The portrait on the right, above, is of his daughter, Bella.

Above, left is Freud’s first wife, Kitty Garman, and left, his second wife, Lady Caroline Blackwood (the Guinness heiress) for whom he left Kitty. The two were introduced by James Bond author, Ian Fleming’s wife, Ann. Freud’s “rakish” behaviour also included gambling, as well as womanizing. He craved stimulation. He was really something of an old style hedonist. Yet, he always had a deep rapport with his models, who were, most often, friends, family , acquaintances, and other artists.

Above, right is Stephen Spender, the poet, below, two of his more famous subjects, the Queen and David Hockney.

His 2001 portrait of Queen Elizabeth caused a firestorm. Some thought it was bold and truthful, others that her ” five o’clock shadow,” and unidealized treatment was treasonous, or at the very least, scandalous. Freud offered to paint the Queen’s portrait as a gift. There is a long tradition of monarchs being immortalized by the leading artists of the day – think Titian, Velasquez, Holbein, etc. In fact, the Queen has been officially painted by over 100 artists. None, however, like Lucian Freud. The Queen sat for him between May 2000 and December 2001, wearing the diamond crown she wears for important, ceremonial ocassions, at Freud’s specific request. He liked its impression of power. The normal function of the royal portrait is as the ultimate social document, the apotheosis of culture, tradition, elegance and power. It is not usually an opportunity for a brutally realistic treatment of monarch as decaying flesh. Freud called his portraits, ” a kind of truth-telling exercize.” Although some wanted to sent him to the Tower of London, it’s hard not to believe the monarchy knew with whom they were dealing. Although the Palace never released word of the Queen’s reaction, Freud himself, was said to be pleased with the portrait. It is now resides in the Queen’s Gallery at Buckingham Palace.

Although he was considered the greatest realist painter alive, by many people and critics, throughout the world, Freud only found wide acclaim in America in 1987, after a landmark exhibition at the Hirschorn Museum in Washington, D.C.

Lucian Freud’s fleshy, raw, uncompromising portraits stripped away the traditonal, social context that had been an integral foundation of portraiture thoughout the history of art . His focus on a deep psychological and physical examination, devoid of historical and social context, was a sea change in both the art of portraiture, itself, and the relationship between artist and subject. He was deconstructing context long before it had ever been conceived of in literature, and I would argue, in a much more artistically meaningful  and profound way. The light of honesty and truth in art has rarely shown so brightly as in the work of Lucian Freud.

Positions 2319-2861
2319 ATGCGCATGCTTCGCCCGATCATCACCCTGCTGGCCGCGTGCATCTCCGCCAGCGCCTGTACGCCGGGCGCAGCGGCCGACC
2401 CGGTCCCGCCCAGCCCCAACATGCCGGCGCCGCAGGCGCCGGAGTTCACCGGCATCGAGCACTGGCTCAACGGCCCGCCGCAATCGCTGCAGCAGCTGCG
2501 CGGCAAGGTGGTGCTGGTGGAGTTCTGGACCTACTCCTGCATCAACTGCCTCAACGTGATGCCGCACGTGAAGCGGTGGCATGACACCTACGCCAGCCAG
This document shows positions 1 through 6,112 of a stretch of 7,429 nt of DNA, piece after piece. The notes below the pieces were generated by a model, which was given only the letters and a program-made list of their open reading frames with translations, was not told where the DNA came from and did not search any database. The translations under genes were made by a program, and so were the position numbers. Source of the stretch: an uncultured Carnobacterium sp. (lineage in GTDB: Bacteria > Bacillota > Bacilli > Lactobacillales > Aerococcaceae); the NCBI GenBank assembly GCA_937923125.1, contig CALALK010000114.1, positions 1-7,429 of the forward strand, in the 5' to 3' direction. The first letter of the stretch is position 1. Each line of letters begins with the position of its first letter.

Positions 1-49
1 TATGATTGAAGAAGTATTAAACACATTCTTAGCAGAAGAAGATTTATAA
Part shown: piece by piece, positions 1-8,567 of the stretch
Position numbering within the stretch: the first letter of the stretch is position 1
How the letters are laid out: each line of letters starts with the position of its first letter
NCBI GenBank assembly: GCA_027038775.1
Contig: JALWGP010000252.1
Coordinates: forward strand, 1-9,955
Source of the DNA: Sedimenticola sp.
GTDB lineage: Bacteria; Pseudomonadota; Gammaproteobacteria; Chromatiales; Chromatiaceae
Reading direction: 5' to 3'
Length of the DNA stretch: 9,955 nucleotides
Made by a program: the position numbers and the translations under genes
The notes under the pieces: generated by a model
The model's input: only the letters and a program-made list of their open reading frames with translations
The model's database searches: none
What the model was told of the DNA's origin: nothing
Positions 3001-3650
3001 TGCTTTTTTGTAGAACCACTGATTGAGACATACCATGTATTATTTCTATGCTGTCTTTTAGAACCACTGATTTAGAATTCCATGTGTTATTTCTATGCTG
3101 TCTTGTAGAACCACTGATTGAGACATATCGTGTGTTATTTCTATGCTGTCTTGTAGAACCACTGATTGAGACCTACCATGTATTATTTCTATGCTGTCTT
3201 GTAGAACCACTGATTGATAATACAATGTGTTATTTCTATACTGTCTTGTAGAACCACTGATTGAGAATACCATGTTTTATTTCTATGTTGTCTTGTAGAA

For those who might be in London, there is a Freud retrospective opening at the National Portrait Gallery, February, 9th.

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30 Comments on "Lucian Freud; The Searing Power of Portaiture"

  1. Tabitha says:

    Just watched the documentary on BBC 4, I am now even more fascinated by him, I would have loved to have met him and sat for him and picked my way through the weave and warf of his mind.
    What do you think of digital painting? i have just fallen in love with a portrait but I was somewhat disappointed by the fact that it’s digital – there is something about the sturm and drang of thick paint strokes on a canvas that can’t be duplicated.

  2. David Leeds says:

    Tabitha, I’m not a fan of digital painting. I like to feel the presence of the human hand, and I think you can always feel its absence. But, I do absolutely agree that posing for him would have been a great experience. Especially if you got to keep the result.

  3. Curator says:

    I love the utter corpulent mottled vulgarity of his nudes. The extremely long sittings forced his models to abandon their bodies to the arms of Morpheus, and not adopt a pose: And the large brush strokes force us, the unwelcome interloper, to stand back so as not to wake them from their slumber. His use of light was sublime. The exhibition is superb.

  4. Helpful information. Lucky me I found your website unintentionally, and I’m shocked why this coincidence didn’t took place in advance! I bookmarked it.

  5. Thank you for this post David, from which I learn a lot. In the paintings of Lucian
    Freud I also see compassion for human beeings in a different way of observing human beauty.

  6. It’s the first time I saw this post, thank you for sharing this. I love the portraits of Lucian Freud.

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Sculptor, painter, poet. Currently living in Los Angeles and Martha's Vineyard